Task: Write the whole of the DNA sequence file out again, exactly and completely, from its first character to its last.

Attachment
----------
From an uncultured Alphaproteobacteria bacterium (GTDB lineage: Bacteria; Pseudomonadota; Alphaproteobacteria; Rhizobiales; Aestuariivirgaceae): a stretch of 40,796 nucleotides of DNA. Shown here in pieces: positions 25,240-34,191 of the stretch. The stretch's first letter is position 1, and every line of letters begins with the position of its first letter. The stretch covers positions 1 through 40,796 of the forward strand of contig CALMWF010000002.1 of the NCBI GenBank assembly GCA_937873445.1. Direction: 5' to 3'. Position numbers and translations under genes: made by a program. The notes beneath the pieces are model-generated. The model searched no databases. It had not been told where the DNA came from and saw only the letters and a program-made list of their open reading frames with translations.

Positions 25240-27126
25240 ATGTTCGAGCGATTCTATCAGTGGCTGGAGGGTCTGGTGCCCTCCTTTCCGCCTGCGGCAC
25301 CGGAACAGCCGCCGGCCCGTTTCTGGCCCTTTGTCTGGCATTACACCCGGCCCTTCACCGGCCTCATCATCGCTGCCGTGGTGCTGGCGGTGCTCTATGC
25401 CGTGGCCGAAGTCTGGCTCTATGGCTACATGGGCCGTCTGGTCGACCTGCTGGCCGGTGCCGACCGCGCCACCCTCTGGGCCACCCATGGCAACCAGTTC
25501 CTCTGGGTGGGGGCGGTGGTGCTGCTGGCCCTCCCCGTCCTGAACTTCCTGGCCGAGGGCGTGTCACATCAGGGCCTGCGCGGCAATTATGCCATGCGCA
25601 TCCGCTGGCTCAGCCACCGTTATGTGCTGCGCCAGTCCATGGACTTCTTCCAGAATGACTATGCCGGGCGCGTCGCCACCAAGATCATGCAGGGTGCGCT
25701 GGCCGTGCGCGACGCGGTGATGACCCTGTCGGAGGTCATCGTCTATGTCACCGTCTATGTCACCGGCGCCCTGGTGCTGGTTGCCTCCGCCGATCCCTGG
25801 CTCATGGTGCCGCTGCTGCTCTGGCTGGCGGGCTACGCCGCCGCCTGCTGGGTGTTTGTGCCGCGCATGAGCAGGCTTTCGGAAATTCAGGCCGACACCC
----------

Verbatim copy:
From an uncultured Alphaproteobacteria bacterium (GTDB lineage: Bacteria; Pseudomonadota; Alphaproteobacteria; Rhizobiales; Aestuariivirgaceae): a stretch of 40,796 nucleotides of DNA. Shown here in pieces: positions 25,240-34,191 of the stretch. The stretch's first letter is position 1, and every line of letters begins with the position of its first letter. The stretch covers positions 1 through 40,796 of the forward strand of contig CALMWF010000002.1 of the NCBI GenBank assembly GCA_937873445.1. Direction: 5' to 3'. Position numbers and translations under genes: made by a program. The notes beneath the pieces are model-generated. The model searched no databases. It had not been told where the DNA came from and saw only the letters and a program-made list of their open reading frames with translations.

Positions 25240-27126
25240 ATGTTCGAGCGATTCTATCAGTGGCTGGAGGGTCTGGTGCCCTCCTTTCCGCCTGCGGCAC
25301 CGGAACAGCCGCCGGCCCGTTTCTGGCCCTTTGTCTGGCATTACACCCGGCCCTTCACCGGCCTCATCATCGCTGCCGTGGTGCTGGCGGTGCTCTATGC
25401 CGTGGCCGAAGTCTGGCTCTATGGCTACATGGGCCGTCTGGTCGACCTGCTGGCCGGTGCCGACCGCGCCACCCTCTGGGCCACCCATGGCAACCAGTTC
25501 CTCTGGGTGGGGGCGGTGGTGCTGCTGGCCCTCCCCGTCCTGAACTTCCTGGCCGAGGGCGTGTCACATCAGGGCCTGCGCGGCAATTATGCCATGCGCA
25601 TCCGCTGGCTCAGCCACCGTTATGTGCTGCGCCAGTCCATGGACTTCTTCCAGAATGACTATGCCGGGCGCGTCGCCACCAAGATCATGCAGGGTGCGCT
25701 GGCCGTGCGCGACGCGGTGATGACCCTGTCGGAGGTCATCGTCTATGTCACCGTCTATGTCACCGGCGCCCTGGTGCTGGTTGCCTCCGCCGATCCCTGG
25801 CTCATGGTGCCGCTGCTGCTCTGGCTGGCGGGCTACGCCGCCGCCTGCTGGGTGTTTGTGCCGCGCATGAGCAGGCTTTCGGAAATTCAGGCCGACACCC